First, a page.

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Galectin 4 bridging the gap in cardiometabolic disease predicting diabetes, coronary events and mortality in a Swedish population cohort

Session The basic science of diabetes and the metabolic syndrome

Speaker John Molvin

Event : ESC Congress 2018

  • Topic : basic science
  • Sub-topic : Basic Science - Cardiac Diseases: Biomarkers
  • Session type : Rapid Fire Abstracts

Authors : J Molvin (Lund,SE), M Pareek (Holbaek,DK), O Melander (Lund,SE), L Rastam (Lund,SE), U Lindblad (Gothenburg,SE), B Daka (Gothenburg,SE), M Leosdottir (Lund,SE), P Nilsson (Lund,SE), MH Olsen (Holbaek,DK), M Magnusson (Lund,SE)

J. Molvin1 , M. Pareek2 , O. Melander3 , L. Rastam3 , U. Lindblad4 , B. Daka4 , M. Leosdottir1 , P. Nilsson3 , M.H. Olsen2 , M. Magnusson1 , 1Lund University, Department of Heart Failure and Valvular Disease, Skåne University Hospital Malmö, Sweden - Lund - Sweden , 2Holbaek Hospital - Holbaek - Denmark , 3Lund University - Lund - Sweden , 4Sahlgrenska Academy - Gothenburg - Sweden ,

European Heart Journal ( 2018 ) 39 ( Supplement ), 1077

Background: We recently conducted a proteomic exploration of 92 potential biomarkers for incident diabetes and found a novel association for the lectin, galectin-4, with incident diabetes, independently of fasting glucose and traditional risk factors for diabetes. Galectin-4 is expressed almost exclusively in the intestinal tract and has mostly been associated with malignancies, but may also play a role in the incretin system. In light of our novel finding, our aim was to investigate whether galectin-4 is associated with incident major adverse coronary events (MACE), incident heart failure (HF), cardiovascular mortality (CVM), and all-cause mortality (ACM).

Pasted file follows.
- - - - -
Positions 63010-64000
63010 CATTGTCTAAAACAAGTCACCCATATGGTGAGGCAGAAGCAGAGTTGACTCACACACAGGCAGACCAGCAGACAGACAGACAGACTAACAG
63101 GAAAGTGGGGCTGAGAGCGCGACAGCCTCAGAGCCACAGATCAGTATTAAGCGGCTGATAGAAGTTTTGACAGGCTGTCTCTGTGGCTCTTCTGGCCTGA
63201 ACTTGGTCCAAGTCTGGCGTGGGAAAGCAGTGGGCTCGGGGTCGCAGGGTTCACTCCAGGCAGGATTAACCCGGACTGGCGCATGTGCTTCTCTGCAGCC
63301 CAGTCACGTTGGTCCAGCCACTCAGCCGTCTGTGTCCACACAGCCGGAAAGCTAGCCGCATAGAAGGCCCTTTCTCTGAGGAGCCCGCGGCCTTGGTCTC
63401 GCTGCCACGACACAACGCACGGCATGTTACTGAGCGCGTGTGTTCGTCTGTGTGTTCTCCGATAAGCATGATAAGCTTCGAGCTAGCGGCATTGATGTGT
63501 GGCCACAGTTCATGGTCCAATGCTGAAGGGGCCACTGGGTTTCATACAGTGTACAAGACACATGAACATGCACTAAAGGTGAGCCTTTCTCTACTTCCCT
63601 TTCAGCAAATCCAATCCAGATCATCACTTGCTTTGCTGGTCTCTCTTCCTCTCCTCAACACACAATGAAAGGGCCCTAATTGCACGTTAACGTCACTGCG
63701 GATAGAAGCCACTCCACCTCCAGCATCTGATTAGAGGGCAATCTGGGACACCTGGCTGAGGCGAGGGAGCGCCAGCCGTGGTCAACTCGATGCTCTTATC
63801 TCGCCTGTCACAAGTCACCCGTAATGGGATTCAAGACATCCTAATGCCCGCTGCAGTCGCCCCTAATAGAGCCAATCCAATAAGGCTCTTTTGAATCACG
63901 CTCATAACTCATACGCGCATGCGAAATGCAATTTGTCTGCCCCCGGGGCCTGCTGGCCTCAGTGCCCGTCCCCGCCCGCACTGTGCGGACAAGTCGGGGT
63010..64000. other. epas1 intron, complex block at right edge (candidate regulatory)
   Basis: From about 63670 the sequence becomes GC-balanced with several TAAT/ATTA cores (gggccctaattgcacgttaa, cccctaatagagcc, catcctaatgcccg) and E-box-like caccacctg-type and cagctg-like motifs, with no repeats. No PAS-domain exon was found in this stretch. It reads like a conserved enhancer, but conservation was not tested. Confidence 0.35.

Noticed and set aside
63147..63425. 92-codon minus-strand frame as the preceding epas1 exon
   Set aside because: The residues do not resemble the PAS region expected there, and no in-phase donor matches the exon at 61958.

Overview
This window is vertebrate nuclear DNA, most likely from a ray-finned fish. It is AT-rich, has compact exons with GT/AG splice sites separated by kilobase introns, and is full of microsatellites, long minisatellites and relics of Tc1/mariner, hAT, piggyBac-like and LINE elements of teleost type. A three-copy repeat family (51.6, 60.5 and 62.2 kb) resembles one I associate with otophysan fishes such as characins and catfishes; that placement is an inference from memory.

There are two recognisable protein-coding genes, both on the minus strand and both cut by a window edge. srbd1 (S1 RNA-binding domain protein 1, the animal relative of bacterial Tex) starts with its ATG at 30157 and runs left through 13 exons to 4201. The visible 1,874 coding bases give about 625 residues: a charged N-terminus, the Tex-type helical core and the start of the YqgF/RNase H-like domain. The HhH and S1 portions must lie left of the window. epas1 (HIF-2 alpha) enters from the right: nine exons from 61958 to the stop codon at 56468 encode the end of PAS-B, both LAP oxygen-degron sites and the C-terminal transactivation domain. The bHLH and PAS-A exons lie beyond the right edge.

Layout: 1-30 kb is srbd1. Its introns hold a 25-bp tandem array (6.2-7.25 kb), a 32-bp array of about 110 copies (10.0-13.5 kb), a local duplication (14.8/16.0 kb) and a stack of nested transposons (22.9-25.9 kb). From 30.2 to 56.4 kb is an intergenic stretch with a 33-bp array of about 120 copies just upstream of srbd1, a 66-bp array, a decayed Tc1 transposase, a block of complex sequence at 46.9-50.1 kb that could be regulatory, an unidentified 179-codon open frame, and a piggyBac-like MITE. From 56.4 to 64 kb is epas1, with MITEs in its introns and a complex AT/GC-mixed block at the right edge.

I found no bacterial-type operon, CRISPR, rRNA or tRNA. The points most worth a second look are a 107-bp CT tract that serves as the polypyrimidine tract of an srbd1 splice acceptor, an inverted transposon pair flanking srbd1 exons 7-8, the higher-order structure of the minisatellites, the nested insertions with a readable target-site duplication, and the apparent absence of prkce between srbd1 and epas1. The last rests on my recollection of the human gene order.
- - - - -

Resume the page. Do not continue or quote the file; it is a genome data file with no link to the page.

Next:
Methods: 92 proteins from the Proseek Multiplex CVD III (Olink Bioscience, Sweden) were analyzed in 1737 participants from a subsample of the population-based Malmö Preventive Project (mean age 67 years, 29% women). For the analysis of incident MACE, subjects with prevalent coronary disease (n=191) and missing covariate data (n=2) were excluded. 1544 subjects (166 incident cases vs. 1378 controls; median follow up time 8.8 years) remained. For HF, subjects with prevalent HF (n=32) and missing covariate data (n=6) were excluded. 1699 subjects (91 cases vs. 1608 controls) remained. For CVM, 1713 subjects (109 cases vs. 1604 controls, 8.8 years) and ACM 1644 subjects (315 cases vs. 1329 controls, 9.0 years) were analyzed. Multivariable Cox regression models adjusted for age, sex, systolic blood pressure, diastolic blood pressure, antihypertensive therapy, total cholesterol, high-density lipoprotein cholesterol, regular cigarette smoking, body mass index, and presence of diabetes mellitus were used to calculate hazard ratios.

Results: After adjustment for cardiovascular risk factors, each 1 standard deviation (SD) of increase in galectin-4 was associated with incident MACE (hazard ratio (HR) 1.24 (95% confidence interval (CI) (1.05–1.46)), p=0.013). For the analysis of risk of incident HF, prevalent atrial fibrillation and prevalent coronary disease were added as covariates on top of the abovementioned cardiovascular risk factors and resulted in a HR (per SD) 1.34 (1.05–1.70; p=0.019). For the analysis of the risk of ACM, echocardiographic left ventricular hypertrophy was included as well as prevalent atrial fibrillation, heart failure and coronary disease on top of traditional risk factors resulting in a HR (per SD) 1.46 (1.29–1.66), p=5.62x10–9. Finally, for the analysis of CVM, prevalent coronary disease and heart failure were included on top of the traditional risk factors, resulting in a HR (per SD) 1.46 (1.15–1.85), p=0.002.

Conclusion: A tandem-repeat lectin, galectin-4, recently associated with incident diabetes is also associated with cardiovascular disease as defined by incident MACE, incident heart failure, cardiovascular mortality, and all-cause mortality.

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